31 Days of Christmas Movies Marathon: Day 5 – A Christmas Tale

Welcome to my 31 Days of Christmas movie marathon.  This is a feature where I watch a different Christmas movie every day from now until Christmas.  The rules are simple: The movie has to be something I haven’t already seen and I must watch at least one Christmas-themed movie a day from now until December 25th.  They’ll be some bad ones and hopefully a lot of great ones.  Why put myself through this?  Because it’s a good way to catch up on a lot of Christmas movies and a good way to satisfy my OCD.

On the fifth day of Christmas my true love gave to me… A Christmas Tale

Genetics are a son-of-a-bitch, and so is middle child, Henri, as played by Mathieu Amalric.  He, along with an equally strong cast of actors, have crafted an engaging and dramatic piece of holiday theatrics, that, if handled by most any other director would more than likely come off as inflated and/or melodramatic, something A Christmas Tale is definitely not.  Because, regardless of all the twists and turns that take place from the wordy and fast-paced script, this movie, at its heart, has a pretty simple message.  It reminds us about the role in which family plays in our lives.  From the womb to the tomb we’re forever bound to them whether we like it or not.

The always brilliant Catherine Deneuve plays Junon, matriarch of the Vuillard family and hostess to a four-day reunion with her three children, emotional baggage and all.  After Junon receives word that she has degenerative cancer and that she needs a bone marrow transfusion the search for a donor within the family begins.  Only two test positive to be a donor, yet only one will wind up giving their blood.

This premise alone would be more than enough material to easily fill an entire 2.5 hours of drama engulfing cinema, yet in Arnaud Desplechin and Emmanuel Bourdieu‘s script this plot-point is merely a thick sliver of turkey on a plate loaded to the till with all kinds of appetizing sides.  Staying with the food analogy, as my mind is clearly still on Thanksgiving, those sides include sizzling sibling rivalry, spoonfuls of selfishness, pitchers of profound poetry, and plenty of alcohol.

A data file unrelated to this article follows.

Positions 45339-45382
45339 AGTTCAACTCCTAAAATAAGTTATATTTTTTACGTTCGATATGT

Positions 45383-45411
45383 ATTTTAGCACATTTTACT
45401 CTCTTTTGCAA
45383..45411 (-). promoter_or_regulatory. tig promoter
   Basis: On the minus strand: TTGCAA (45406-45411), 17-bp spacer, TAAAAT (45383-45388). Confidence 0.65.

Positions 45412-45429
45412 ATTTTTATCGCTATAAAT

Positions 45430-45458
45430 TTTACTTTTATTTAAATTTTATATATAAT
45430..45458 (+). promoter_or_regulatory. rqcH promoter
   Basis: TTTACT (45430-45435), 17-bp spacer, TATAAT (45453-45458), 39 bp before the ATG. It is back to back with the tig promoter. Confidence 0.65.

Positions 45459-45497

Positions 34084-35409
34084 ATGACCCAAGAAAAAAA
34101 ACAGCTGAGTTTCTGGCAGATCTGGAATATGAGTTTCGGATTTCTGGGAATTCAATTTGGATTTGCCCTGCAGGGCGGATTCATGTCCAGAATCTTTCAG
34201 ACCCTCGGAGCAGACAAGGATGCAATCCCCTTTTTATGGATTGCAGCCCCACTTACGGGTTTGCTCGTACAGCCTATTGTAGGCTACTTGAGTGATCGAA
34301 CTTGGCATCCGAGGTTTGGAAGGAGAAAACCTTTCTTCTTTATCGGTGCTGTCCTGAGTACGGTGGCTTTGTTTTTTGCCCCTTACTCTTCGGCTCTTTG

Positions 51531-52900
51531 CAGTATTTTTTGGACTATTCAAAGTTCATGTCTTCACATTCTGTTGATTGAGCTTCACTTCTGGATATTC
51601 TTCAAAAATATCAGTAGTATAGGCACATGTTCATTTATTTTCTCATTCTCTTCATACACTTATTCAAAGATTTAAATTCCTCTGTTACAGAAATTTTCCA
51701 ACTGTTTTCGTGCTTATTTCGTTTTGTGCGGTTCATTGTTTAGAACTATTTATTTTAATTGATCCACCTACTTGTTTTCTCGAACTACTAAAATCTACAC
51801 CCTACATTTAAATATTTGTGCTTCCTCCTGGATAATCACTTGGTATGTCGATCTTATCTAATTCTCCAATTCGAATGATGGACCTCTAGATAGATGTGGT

For me, what struck me most about this film was not the array of food for thought but the table on which the filmmakers are serving it.  For the time that I spent with the Vuillards I was rewarded with having the privilege of an intimate familiarity with every family member and that’s not an easy feat for a scriptwriter and a director to pull off, still a feat Desplechin had no trouble accomplishing.

This being the first Desplechin film that I’ve seen I was quite impressed.  He not only makes appropriate use of a handful of techniques, but masterful use as well.  There’s chapter headings, actors talking to the audience, iris shots, split screen, shadow puppets, multiple first-person voice overs, and voice overs of an unknown narrator.  Never once do any of these techniques distract from the movie at large.

I find it odd that a Christmas movie determined to revel in the opposite of what more traditional feel-goody holiday films offer can leave me feeling so joyous.  This feeling comes not so much from the film’s take on the dysfunctional family but from an actual filmmaking point of view.  Impressive, to say the least.


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